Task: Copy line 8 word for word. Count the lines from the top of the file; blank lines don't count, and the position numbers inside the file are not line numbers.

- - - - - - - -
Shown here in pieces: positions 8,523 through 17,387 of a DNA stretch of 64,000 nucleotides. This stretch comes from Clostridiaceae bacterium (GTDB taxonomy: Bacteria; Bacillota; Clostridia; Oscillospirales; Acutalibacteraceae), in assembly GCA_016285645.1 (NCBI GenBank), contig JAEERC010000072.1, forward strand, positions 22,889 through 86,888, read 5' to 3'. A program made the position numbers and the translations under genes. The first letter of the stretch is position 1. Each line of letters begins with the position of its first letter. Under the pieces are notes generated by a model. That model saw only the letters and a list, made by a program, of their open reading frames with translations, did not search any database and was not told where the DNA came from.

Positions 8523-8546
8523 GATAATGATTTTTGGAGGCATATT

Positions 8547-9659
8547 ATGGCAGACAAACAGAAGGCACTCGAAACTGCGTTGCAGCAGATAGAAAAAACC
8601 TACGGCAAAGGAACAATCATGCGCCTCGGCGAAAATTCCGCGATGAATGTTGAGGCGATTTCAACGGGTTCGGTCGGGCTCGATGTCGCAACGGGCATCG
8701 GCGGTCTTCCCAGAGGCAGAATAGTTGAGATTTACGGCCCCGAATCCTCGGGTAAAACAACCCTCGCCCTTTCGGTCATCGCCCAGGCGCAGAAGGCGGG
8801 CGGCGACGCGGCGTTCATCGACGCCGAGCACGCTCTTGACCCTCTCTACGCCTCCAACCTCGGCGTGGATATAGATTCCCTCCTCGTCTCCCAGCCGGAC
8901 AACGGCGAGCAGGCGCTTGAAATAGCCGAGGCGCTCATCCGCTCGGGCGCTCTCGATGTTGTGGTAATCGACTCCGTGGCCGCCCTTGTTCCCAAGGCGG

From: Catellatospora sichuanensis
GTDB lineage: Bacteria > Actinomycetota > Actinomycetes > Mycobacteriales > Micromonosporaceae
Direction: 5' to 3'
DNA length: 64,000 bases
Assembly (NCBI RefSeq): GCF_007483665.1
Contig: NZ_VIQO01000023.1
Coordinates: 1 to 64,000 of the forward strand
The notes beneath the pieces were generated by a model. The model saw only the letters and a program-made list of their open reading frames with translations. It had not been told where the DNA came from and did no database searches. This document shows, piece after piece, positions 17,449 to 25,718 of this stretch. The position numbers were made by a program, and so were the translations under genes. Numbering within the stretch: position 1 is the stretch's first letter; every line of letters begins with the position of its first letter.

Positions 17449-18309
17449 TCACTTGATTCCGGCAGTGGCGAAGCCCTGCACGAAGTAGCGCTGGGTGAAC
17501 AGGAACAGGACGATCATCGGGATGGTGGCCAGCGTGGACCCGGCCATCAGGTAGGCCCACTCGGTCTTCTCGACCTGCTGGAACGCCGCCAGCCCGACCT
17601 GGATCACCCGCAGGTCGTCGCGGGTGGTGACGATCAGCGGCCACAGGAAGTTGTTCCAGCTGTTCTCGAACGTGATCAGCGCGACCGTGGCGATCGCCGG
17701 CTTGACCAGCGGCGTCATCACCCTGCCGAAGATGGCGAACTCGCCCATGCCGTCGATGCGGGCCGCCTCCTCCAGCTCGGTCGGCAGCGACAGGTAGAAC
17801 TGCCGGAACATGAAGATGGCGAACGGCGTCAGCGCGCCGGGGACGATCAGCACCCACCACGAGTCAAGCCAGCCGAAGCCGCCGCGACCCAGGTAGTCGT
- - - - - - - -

8801 CGGCGACGCGGCGTTCATCGACGCCGAGCACGCTCTTGACCCTCTCTACGCCTCCAACCTCGGCGTGGATATAGATTCCCTCCTCGTCTCCCAGCCGGAC